Characters in these plots are either everyday people that learn how to be violent — James Wan’s highly underseen Death Sentence (2007) — or are deceptively quiet individuals with troubled pasts, becoming reawakened — hello The Equalizer (2014). There is catharsis to be had in either approach when done right. Peppermint tries to have it both ways, without any real investment in unpacking either.
While Sarah Connor’s journey is explained, thanks to a healthy gap between installments and smooth exposition from support characters, Peppermint uses a muddy YouTube video to expose what Riley’s apparently been up to in the time jump, getting involved in martial arts in an underground octagon somewhere in Thailand, which is meant to tell us everything we need to know. What about showing us the blood, sweat and tears shed in a montage where we see Riley harden into a killer? How about exploring the setbacks, making her focus all the more determined? It’s a wasted opportunity. The revenge genre relies heavily on leaning into the darker desires of its audience, and scenes like these not only would’ve transitioned Riley’s character from loving mother to brutal assassin, but also created an atmosphere of anticipation that would’ve sweetened the payoff.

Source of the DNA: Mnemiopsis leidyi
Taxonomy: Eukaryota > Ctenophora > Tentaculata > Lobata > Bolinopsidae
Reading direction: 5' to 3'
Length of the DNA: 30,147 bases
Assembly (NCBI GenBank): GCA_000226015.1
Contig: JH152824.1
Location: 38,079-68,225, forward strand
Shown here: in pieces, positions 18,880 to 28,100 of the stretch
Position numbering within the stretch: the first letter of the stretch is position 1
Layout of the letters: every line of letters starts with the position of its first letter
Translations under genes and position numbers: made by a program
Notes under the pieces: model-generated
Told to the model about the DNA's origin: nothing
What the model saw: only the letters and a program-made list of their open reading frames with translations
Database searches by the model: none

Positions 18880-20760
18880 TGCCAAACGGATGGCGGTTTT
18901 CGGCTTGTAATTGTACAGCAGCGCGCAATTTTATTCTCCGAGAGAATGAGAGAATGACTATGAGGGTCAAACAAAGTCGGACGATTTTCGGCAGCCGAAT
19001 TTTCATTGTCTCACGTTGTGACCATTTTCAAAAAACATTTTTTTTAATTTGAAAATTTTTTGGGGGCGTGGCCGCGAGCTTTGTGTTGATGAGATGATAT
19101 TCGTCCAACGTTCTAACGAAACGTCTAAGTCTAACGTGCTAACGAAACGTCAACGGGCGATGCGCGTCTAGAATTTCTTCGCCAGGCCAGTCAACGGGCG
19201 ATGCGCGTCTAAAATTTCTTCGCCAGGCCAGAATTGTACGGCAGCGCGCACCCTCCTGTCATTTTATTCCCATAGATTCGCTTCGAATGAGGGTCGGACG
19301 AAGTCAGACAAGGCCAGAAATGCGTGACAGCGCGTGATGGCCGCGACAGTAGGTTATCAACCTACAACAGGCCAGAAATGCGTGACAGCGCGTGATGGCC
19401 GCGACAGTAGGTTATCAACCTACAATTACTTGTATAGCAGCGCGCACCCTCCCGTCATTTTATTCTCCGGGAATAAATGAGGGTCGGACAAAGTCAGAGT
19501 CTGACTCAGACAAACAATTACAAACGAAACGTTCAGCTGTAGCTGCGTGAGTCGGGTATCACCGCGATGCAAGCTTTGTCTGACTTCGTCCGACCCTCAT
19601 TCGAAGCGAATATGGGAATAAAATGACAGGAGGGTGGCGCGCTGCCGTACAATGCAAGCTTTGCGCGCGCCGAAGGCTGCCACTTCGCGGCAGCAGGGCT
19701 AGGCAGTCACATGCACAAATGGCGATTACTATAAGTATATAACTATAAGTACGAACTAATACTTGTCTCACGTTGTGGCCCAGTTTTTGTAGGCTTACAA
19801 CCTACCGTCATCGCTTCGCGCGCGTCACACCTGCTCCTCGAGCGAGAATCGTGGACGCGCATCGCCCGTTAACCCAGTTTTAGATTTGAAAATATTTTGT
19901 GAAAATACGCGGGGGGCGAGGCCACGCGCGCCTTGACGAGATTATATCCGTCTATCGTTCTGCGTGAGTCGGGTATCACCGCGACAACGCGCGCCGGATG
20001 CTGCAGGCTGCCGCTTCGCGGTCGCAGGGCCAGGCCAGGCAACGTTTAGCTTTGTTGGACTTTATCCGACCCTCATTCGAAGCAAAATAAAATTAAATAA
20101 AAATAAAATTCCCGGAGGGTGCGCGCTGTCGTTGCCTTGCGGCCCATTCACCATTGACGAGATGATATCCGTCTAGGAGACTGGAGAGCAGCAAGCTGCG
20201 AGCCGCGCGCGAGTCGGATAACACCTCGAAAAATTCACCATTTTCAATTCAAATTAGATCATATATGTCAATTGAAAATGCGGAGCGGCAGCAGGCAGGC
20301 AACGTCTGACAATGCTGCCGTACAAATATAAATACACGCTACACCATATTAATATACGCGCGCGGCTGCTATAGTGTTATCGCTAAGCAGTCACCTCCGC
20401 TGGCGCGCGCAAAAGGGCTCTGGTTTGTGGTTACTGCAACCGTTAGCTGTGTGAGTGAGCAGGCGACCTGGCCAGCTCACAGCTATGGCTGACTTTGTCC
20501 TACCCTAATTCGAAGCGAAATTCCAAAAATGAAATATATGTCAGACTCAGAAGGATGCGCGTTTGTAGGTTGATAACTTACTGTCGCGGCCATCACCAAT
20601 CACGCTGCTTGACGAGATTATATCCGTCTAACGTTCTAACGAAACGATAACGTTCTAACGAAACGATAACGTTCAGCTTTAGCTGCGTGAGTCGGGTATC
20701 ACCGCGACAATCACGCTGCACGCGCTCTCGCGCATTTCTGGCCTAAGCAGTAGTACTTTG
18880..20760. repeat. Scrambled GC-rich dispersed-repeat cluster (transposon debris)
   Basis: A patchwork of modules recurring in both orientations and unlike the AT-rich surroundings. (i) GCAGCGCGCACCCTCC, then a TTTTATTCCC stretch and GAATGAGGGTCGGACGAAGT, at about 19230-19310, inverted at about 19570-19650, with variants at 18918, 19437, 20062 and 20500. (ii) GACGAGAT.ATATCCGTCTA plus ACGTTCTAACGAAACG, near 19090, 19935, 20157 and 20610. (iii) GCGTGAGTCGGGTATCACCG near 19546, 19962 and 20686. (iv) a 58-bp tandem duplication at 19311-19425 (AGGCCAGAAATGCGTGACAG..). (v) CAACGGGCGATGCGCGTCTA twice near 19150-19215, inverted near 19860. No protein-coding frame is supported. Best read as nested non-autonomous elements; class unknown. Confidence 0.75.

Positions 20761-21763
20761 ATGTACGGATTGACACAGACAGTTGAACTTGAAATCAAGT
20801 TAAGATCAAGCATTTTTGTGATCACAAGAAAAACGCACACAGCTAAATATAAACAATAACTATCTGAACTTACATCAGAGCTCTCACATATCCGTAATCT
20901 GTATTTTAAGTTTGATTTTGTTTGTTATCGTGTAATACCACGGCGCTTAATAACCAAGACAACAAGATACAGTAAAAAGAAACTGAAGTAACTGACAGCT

Jennifer Garner devotees will clamor over one another to get a look at Peppermint and will probably be satisfied enough, but for anyone else, there are much better revenge outings out there.
By the way, if you’re wondering about the movie’s rather stupid title — Riley’s daughter orders a peppermint ice cream before grabbing a hail of bullets, so I guess it’s a ‘last happy memory’ thing. I rather prefer the explanation through the dialogue featured in the so-bad-it’s-good trailer (which is missing in the actual feature), where Riley tells her daughter that she has ‘peppermint in her butt.’ While we may not learn the true origin of Riley’s badassery, at least we know that this movie came from someone’s ass.
2 / 5 – Average
Reviewed by Steve Ramsie